Missouri Botanical Garden Open Conference Systems, TDWG 2014 ANNUAL CONFERENCE

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Texas Parks and Wildlife Department uses iNaturalist to collect natural heritage data
Cullen Keaton Hanks

Building: Elmia Congress Centre, Jönköping
Room: Rydbergsalen
Date: 2014-10-30 02:00 PM – 02:15 PM
Last modified: 2014-10-03

Abstract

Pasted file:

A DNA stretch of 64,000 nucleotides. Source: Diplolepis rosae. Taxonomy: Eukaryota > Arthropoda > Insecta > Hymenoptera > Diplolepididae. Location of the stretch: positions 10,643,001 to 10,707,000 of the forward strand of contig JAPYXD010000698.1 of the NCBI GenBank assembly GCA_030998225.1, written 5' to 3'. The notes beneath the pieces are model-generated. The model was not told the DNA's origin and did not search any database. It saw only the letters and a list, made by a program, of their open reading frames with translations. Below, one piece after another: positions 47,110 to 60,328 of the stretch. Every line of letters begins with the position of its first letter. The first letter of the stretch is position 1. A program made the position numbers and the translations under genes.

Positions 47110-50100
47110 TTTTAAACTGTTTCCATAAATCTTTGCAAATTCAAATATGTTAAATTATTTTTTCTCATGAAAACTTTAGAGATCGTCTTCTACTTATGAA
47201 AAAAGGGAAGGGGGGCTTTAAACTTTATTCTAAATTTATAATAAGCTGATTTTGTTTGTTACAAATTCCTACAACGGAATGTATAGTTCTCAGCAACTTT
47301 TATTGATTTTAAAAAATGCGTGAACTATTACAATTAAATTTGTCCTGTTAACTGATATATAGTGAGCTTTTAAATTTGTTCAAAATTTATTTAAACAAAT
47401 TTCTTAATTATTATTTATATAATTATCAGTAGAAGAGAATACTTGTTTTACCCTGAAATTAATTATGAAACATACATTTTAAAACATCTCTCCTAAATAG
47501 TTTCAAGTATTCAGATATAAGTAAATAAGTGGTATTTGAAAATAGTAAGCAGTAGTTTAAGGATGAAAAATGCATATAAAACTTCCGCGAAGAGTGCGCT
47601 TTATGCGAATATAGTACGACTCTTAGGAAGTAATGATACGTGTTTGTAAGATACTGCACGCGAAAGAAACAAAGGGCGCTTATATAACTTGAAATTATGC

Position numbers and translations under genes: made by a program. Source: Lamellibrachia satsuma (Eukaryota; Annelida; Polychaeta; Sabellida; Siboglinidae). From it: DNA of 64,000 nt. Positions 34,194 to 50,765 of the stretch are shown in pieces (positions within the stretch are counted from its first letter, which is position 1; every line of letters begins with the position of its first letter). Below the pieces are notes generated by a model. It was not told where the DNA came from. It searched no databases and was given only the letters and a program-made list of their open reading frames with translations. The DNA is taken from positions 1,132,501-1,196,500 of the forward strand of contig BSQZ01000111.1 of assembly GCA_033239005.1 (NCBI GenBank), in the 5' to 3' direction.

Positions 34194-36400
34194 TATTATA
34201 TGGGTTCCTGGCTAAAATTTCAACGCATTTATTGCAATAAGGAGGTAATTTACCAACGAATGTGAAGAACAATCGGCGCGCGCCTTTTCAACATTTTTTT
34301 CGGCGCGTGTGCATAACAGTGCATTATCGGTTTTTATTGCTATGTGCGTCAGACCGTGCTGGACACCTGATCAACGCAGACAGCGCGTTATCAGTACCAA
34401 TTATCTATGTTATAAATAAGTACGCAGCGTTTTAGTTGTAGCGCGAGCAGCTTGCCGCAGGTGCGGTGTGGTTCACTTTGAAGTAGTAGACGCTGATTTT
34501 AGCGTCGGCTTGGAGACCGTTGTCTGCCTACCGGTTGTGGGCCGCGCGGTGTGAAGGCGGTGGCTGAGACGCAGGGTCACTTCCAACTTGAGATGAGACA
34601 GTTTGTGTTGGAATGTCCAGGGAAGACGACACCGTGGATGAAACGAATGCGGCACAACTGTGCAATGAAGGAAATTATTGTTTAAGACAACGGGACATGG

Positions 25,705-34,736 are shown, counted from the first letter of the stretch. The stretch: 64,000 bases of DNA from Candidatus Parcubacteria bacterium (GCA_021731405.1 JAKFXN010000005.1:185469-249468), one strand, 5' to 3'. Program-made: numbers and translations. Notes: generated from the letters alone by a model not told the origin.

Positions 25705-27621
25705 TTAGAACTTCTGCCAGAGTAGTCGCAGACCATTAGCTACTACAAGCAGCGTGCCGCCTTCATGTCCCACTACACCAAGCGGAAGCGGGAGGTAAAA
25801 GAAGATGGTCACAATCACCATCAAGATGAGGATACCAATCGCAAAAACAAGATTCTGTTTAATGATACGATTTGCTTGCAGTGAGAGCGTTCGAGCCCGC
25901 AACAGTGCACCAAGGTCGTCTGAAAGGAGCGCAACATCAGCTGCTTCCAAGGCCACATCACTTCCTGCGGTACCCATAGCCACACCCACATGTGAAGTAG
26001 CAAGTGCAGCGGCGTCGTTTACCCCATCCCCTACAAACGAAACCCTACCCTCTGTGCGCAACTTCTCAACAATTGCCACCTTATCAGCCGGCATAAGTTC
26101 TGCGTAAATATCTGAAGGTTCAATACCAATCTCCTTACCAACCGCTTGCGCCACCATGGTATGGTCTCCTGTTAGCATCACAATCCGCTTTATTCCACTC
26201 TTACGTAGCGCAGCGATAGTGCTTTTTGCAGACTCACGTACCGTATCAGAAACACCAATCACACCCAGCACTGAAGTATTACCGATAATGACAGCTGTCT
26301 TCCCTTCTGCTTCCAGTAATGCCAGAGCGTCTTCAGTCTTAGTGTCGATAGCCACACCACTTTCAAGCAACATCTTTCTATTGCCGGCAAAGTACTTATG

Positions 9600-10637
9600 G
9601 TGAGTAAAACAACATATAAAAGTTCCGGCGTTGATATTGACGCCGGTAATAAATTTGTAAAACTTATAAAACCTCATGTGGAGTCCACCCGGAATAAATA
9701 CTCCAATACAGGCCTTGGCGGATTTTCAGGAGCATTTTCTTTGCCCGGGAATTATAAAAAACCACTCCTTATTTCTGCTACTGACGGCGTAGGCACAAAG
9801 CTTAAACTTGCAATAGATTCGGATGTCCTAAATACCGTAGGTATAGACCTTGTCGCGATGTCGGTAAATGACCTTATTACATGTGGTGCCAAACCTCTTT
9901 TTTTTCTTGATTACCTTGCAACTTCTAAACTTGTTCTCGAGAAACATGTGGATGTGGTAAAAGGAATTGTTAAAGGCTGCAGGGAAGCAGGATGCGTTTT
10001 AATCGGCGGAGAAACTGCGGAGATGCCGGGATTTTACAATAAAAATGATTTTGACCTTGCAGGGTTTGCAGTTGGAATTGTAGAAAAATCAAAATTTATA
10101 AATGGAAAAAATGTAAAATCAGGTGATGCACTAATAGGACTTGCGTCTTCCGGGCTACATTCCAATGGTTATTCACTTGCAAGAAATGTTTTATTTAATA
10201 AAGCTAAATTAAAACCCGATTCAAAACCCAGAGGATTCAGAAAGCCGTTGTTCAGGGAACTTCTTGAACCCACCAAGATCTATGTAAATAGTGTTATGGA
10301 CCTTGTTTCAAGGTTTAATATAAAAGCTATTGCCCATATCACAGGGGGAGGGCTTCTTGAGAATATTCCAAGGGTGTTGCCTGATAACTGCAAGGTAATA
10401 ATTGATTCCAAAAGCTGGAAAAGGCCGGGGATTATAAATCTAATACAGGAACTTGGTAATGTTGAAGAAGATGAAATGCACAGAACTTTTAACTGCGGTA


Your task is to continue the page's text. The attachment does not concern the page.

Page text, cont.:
The Wildlife Diversity Program (WDP) at the Texas Parks and Wildlife Department maintains the Texas Natural Diversity Database (TXNDD), a centralized repository for state-level data on rare, threatened, and endangered species. As part of the NatureServe Network, the TXNDD uses Biotics software and applies NatureServe’s natural heritage methodology.  The TXNDD manages data on over 1,000 species of plants and animals. These data are used in environmental review, to assess conservation status, and as a tool for research efforts.  Given the large number of species tracked and the immense geographical extent of Texas, obtaining data is a significant logistical challenge.  To overcome this challenge, the WDP has a adopted a citizen science approach. Citizens have the opportunity to use the online and mobile platform, iNaturalist to generate photo-vouchered observations of tracked species. These observations are reviewed and validated by curators before acceptance into the TXNDD. The initial focus of the citizen science program has been a project targeting amphibians and reptiles, the Herps of Texas Project. Since its inception in 2011, this project has collected over 10,000 observations of amphibians and reptiles from over 500 participants.  It has also engaged a community of naturalists that were not previously contributing to our database.  To improve the quantity and quality of data, we are focusing on user experience. To instill a sense of achievement, we are promoting life lists, leaderboards, and challenges.  For 2014, we also established a Big Year Challenge to see who can find the most amphibian and reptile species during the calendar year. In addition, we are developing seasonal challenges that will highlight data gaps and herping opportunities. The validation process in iNaturalist has provided a critical opportunity for our curators to provide feedback to participants.  Most importantly, they either validate the identification or they provide tips on how to identify different species.  This is also an opportunity to highlight the significance of observations, such as when an observation is pushing the edge of the known range, or it represents a previously undocumented population of a rare species.  Moving forward, we plan to use our existing data to become more efficient at setting temporal and location targets, while systematically identifying and highlighting important observations of tracked species The Herps of Texas Project has generated high-quality data at relatively low cost while simultaneously engaging Texas citizens. This success has encouraged us, in collaboration with our partners NatureServe and iNaturalist, to initiate new citizen science programs focusing on other taxa.